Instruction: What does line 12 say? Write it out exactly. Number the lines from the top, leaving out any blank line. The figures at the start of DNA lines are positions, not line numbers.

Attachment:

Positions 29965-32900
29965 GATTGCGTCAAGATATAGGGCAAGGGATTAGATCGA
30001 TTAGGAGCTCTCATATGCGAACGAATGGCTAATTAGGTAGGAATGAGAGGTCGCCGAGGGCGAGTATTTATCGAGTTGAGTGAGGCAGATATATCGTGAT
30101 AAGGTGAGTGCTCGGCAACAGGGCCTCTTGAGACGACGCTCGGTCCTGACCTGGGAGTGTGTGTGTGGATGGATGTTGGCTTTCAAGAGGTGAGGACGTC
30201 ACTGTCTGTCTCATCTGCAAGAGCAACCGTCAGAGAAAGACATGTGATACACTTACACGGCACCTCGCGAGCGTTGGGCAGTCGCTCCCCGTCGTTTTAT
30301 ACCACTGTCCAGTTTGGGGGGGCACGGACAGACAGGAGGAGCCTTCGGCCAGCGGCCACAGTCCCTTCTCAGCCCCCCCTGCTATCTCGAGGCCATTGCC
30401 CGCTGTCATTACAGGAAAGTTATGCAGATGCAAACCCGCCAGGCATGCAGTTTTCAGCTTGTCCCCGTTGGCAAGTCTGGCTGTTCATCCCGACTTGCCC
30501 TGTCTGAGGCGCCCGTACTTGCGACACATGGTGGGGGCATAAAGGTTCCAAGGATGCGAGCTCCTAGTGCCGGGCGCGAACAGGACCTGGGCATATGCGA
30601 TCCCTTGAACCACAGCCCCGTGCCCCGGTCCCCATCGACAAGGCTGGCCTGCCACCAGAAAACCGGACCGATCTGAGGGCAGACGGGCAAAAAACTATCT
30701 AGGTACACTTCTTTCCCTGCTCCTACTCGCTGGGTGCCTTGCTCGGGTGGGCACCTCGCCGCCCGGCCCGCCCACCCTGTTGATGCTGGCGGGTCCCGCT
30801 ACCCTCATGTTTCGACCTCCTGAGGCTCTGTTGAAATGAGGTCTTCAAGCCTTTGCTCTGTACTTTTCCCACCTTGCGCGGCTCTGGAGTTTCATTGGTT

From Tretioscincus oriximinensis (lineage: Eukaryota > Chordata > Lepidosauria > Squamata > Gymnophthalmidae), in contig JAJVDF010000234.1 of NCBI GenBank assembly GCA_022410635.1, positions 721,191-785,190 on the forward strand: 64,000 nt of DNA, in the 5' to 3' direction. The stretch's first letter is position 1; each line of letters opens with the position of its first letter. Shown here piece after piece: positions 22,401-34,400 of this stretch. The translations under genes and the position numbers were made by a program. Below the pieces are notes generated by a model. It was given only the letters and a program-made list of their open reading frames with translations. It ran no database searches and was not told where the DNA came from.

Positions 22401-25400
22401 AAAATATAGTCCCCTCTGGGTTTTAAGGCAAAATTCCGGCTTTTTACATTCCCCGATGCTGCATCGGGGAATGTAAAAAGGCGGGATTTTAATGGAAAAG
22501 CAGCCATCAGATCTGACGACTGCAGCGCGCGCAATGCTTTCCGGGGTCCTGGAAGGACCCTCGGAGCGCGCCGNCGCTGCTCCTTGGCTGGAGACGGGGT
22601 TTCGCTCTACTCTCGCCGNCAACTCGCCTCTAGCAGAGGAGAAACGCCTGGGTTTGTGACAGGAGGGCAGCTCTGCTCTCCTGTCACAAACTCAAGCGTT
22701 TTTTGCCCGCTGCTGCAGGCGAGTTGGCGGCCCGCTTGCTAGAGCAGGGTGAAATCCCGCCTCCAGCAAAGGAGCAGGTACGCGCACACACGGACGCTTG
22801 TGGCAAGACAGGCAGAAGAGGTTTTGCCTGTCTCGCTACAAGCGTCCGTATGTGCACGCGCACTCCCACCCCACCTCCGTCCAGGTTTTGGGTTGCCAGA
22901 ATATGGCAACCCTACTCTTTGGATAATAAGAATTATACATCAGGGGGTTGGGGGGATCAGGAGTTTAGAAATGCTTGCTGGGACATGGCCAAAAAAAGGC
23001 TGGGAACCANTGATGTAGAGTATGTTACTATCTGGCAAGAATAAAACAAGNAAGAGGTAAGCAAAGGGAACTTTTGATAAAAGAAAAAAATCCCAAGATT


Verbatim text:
From Tretioscincus oriximinensis (lineage: Eukaryota > Chordata > Lepidosauria > Squamata > Gymnophthalmidae), in contig JAJVDF010000234.1 of NCBI GenBank assembly GCA_022410635.1, positions 721,191-785,190 on the forward strand: 64,000 nt of DNA, in the 5' to 3' direction. The stretch's first letter is position 1; each line of letters opens with the position of its first letter. Shown here piece after piece: positions 22,401-34,400 of this stretch. The translations under genes and the position numbers were made by a program. Below the pieces are notes generated by a model. It was given only the letters and a program-made list of their open reading frames with translations. It ran no database searches and was not told where the DNA came from.